With twofold vision it’s possible to see how contrary things could be believed. With threefold vision, with the inspiration that comes from the unconscious, from Beulah, it’s possible to believe them. I have found over many years that my way of writing a story, from what used to be called the position of the omniscient narrator, allows me a freedom that writing in the first person doesn’t permit. It means the telling voice can inhabit a multitude of different imaginative states. The voice that tells my stories is not that of a person like myself, but that of a being who is credulous and sceptical simultaneously, is both male and female, sentimental and cynical, old and young, hopeful and fearful. It knows what has happened and what will happen, and it remains in pure ignorance of both. With all the passion in its heart it believes contrary things: it is equally overawed by science and by magic. To this being, logic and reason are pretty toys to play with, and invaluable tools to improve the construction of the castles and grottoes it creates in the air. It scoffs at ghosts, and fears them dreadfully, and loves to call them up at midnight, and then laughs at them. It knows that everything it does is folly, and loves it all the same.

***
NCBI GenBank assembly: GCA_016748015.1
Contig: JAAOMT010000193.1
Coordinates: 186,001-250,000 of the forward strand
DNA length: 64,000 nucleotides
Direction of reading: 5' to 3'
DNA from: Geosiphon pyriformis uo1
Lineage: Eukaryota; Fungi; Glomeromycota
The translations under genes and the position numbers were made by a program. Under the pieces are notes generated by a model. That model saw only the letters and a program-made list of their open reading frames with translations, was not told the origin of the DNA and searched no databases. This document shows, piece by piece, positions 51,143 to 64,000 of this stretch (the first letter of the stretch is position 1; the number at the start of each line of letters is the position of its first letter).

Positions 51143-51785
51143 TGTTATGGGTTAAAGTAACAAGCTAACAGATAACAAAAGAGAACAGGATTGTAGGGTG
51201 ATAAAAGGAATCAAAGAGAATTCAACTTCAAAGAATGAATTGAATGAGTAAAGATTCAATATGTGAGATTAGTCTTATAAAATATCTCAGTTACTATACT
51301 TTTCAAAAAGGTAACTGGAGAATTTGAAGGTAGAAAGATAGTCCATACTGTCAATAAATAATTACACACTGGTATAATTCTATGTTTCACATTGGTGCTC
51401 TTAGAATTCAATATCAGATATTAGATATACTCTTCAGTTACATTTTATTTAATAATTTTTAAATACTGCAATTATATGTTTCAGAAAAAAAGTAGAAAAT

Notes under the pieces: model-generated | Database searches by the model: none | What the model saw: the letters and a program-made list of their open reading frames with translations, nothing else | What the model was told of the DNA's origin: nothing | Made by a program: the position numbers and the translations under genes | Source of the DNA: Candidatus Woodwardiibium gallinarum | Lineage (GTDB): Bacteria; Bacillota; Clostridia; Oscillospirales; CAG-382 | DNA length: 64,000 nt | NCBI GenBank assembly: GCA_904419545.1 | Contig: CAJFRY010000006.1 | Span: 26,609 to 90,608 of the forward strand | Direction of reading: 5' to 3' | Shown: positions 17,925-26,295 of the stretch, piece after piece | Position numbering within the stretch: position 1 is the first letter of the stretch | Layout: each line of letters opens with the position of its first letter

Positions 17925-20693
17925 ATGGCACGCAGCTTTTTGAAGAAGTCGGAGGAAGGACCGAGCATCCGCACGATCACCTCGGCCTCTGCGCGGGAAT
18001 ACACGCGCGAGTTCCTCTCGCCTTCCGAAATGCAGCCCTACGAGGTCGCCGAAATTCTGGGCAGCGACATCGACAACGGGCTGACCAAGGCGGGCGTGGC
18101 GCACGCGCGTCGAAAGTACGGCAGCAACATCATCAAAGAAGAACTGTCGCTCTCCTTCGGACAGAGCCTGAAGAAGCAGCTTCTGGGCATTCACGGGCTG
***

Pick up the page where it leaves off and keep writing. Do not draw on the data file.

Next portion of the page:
And thanks to the genius of William Blake, it knows that “All deities reside in the human breast”, and that “Eternity is in love with the productions of time” (The Marriage of Heaven and Hell). And it thinks that those things are worth knowing.

William Blake: Apprentice & Master, takes place at the Ashmolean, Oxford from 4 December to 1 March 2015.


The Sedgwick brothers’ top 10 facts about William Blake

Our latest teen book club read, graphic novel Dark Satanic Mills, was inspired by poet, painter and engraver William Blake. Find out more about the radical writer here

Julian and Marcus Sedgwick, Tuesday 10 December 2013